Pediatric ulcerative colitis: three- versus two-stage colectomy with ileal pouch-anal anastomosis
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Despite advancements in medical therapy for ulcerative colitis (UC), a significant proportion of children progress to colectomy with ileal pouch-anal anastomosis (IPAA). Procedural related complications between two- and three-stage operations in children have not been well described.
We performed a retrospective review of patients who underwent a colectomy for UC or inflammatory bowel disease unclassified between 2008 and 2018.
Forty-nine children underwent an IPAA at the time of colectomy (two stage) or during a subsequent operation (three stage). Preoperative hemoglobin and albumin concentrations were lower among those undergoing three-stage procedures. The rate of early complications (≤30 days) was similar between the two groups (p = 0.46); however, late complications (>30 days) were more commonly associated with three-stage procedures (p = 0.03). Time with a stoma was 3.2 months longer among those who underwent a three-stage procedure. While three-stage procedures were more often performed during the first half of the study period (2008–2012), two-stage procedures became more common during the second half (2013–2018). During this transition to favor two-stage procedures, complication rates did not significantly change.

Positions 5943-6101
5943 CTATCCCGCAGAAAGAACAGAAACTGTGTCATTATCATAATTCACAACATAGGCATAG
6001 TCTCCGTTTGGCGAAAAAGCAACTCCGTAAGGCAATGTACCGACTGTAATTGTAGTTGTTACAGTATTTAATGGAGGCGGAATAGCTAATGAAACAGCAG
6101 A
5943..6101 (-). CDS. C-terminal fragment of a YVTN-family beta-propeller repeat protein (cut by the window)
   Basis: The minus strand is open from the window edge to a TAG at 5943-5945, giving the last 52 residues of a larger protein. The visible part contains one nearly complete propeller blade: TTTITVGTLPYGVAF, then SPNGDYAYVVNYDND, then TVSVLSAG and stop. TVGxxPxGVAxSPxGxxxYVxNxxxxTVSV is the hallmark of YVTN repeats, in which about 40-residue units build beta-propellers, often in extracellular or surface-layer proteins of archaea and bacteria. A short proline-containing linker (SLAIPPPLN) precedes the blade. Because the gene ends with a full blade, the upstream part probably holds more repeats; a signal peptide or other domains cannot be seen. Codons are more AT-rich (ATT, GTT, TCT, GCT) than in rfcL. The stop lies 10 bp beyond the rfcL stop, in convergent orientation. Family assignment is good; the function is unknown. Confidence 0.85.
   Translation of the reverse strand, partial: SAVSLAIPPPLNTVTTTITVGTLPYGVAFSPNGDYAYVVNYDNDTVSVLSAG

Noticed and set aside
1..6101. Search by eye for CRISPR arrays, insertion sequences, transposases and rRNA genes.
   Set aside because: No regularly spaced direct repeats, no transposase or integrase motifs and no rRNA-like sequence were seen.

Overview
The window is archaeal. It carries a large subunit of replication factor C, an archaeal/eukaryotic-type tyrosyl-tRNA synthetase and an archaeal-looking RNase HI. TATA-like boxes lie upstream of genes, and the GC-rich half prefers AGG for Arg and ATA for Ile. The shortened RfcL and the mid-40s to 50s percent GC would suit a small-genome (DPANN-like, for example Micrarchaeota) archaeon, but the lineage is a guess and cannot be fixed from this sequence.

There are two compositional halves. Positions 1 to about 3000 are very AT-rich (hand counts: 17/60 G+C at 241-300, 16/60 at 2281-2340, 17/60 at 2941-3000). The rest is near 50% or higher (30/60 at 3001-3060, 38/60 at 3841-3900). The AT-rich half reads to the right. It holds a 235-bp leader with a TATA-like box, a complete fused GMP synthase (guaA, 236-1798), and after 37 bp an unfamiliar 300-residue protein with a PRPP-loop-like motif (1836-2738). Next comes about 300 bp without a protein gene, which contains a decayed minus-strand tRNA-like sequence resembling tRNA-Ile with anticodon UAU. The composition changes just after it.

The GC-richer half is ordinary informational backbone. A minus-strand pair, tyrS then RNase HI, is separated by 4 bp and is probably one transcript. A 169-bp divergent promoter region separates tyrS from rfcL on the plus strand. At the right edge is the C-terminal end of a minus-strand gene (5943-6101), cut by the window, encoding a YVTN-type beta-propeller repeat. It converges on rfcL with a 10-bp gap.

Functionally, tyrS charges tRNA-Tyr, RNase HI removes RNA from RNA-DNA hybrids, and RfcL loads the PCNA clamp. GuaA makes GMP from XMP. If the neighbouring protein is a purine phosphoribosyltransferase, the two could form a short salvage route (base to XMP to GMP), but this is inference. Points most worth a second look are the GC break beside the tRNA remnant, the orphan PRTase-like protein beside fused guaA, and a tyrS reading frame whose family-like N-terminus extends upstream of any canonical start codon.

Although three-stage procedures were thought to be associated with fewer complications, we found comparable complication rates as we transition to two-stage procedures.
KeywordsUlcerative colitis Indeterminant colitis Inflammatory bowel disease unclassified Ileal pouch-anal anastomosis Two-stage procedure Three-stage procedure Complications
Compliance with ethical standards
Conflict of interest
No authors have a conflict of interest to disclose.